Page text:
The Singapore Prize and Other Prizes at NUS

singapore prize

The Singapore Prize is an annual literary award given by the National University of Singapore (NUS). It aims to identify and celebrate a wide range of literature that reflects the diverse cultures of Singapore. It also seeks to recognise the importance of reading in the development of a society. The award carries a cash prize of $30,000 and a trophy. It is the largest in Singapore’s literary landscape. The award is the successor of the Epigram Books Fiction Prize, which was founded in 1968 and was previously Singapore’s richest literary prize.

The 2023 ceremony of the global environmental prize founded by Britain’s Prince William will be held in Singapore, organisers announced on Monday (May 15). The Earthshot Prize, launched in 2020, gives five winners PS1 million each to help them scale up their solutions. These projects must focus on helping to create a waste-free world, fixing the earth’s climate, reviving oceans and restoring nature.

NUS has unveiled the 2021 shortlist for its Singapore History Prize, a literary award for non-fiction and fiction works with a strong historical theme. Professor John Miksic’s Leluhur: Singapore Kampong Gelam won the top prize of $50,000. His book refutes the common misperception that Singapore’s history began with Sir Stamford Raffles’ arrival in 1793 by highlighting archaeological findings which indicate that the city-state’s history goes back more than 700 years.

Another NUS-based literary prize has been launched, this time in conjunction with DBS. The Spirit of Singapore Book Prize will reward works that champion mindsets and values that have helped shape the nation, including equality, diversity, religious harmony and meritocracy. It will recognise both fiction and non-fiction titles, as well as books published in Chinese, English, Malay and Tamil.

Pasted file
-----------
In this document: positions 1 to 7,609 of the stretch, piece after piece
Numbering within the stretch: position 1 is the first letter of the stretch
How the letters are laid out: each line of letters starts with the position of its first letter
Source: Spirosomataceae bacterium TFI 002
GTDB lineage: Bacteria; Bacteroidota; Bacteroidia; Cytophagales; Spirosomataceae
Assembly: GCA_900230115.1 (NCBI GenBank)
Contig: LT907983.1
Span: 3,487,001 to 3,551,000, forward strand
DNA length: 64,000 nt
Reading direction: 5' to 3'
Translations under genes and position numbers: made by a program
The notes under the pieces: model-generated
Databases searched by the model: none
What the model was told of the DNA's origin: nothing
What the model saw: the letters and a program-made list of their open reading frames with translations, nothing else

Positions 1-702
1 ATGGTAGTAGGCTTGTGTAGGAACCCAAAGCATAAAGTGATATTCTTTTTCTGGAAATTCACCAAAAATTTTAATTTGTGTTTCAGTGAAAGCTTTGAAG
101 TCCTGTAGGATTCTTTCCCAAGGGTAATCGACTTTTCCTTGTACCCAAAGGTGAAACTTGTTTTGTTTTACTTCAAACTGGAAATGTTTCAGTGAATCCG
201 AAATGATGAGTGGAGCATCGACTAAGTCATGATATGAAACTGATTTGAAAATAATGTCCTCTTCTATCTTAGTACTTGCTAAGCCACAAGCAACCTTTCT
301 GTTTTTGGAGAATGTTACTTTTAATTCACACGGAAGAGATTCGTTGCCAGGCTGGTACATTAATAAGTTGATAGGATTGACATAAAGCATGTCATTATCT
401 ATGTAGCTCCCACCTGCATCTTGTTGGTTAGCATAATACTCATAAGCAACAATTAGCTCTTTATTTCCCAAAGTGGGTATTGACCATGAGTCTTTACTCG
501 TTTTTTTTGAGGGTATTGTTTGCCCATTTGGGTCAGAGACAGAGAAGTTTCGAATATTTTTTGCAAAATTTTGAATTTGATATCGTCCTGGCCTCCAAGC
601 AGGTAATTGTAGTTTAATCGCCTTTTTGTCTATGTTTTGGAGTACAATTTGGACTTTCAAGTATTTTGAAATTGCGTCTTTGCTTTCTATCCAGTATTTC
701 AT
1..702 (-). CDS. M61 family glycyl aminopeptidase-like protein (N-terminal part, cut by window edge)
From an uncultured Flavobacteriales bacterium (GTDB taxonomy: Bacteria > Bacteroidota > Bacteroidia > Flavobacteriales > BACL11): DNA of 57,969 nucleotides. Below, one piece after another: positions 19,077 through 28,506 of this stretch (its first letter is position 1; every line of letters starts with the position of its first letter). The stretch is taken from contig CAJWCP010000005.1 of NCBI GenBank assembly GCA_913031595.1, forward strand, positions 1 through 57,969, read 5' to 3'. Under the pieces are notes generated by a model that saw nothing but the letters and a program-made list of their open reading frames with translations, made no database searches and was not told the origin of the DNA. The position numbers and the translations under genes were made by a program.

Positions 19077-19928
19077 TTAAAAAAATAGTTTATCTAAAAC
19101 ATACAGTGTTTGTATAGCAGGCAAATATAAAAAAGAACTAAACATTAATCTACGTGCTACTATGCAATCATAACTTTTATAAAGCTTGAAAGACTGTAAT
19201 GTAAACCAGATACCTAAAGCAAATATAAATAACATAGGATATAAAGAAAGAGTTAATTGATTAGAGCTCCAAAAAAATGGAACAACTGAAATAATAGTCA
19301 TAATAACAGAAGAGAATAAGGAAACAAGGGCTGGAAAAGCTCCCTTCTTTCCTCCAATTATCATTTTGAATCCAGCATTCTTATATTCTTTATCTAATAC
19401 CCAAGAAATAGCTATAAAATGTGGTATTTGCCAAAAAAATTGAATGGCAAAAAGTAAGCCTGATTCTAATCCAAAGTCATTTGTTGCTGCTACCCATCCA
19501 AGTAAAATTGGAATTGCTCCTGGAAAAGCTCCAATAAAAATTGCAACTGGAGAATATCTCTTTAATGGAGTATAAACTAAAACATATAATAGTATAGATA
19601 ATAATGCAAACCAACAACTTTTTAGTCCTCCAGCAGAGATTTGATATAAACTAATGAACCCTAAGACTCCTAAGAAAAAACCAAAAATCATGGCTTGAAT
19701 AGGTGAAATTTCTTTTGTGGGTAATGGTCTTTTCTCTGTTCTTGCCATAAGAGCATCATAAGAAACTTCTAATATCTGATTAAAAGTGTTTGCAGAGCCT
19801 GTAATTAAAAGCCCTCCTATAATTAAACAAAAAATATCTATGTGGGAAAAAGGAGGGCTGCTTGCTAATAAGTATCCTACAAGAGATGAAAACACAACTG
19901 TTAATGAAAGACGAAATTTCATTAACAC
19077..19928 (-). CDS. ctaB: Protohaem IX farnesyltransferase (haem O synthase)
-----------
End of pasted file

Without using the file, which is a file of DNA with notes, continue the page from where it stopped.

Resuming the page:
For the second year running, NUS’s annual sports awards have been awarded on Saturday (March 29). Swimmer Yip Pin Xiu won both the women’s and men’s senior swimmer of the year accolades for her performances at the Tokyo Games. NUS student football player Joshua Chua also won the men’s senior best player award for his performance at the Asian Games in Doha.

The NUS Life Sciences and Engineering Faculty has also awarded its biennial Dean’s Scholarship to a graduating student who is excelling in the biological sciences. The scholarships are worth $100,000 each and will be awarded to the winning students from the NUS Medical School, School of Biological Sciences, School of Chemical Engineering and School of Physical Science. The scholarships are supported by an endowment fund donated by the late NUS Dean of Sciences Prof Savio Boey. The awards were presented by NUS President Prof Tony Tan and Vice-President for Academic Affairs Prof Tham Hui. NUS also announced the names of the recipients of its Distinguished Alumni Awards, which are based on contributions to the community. The inaugural Lee Kuan Yew World Cities Prize was also awarded on March 14, with Vienna being named this year’s winner. Read more about this award and Vienna’s convincing application here.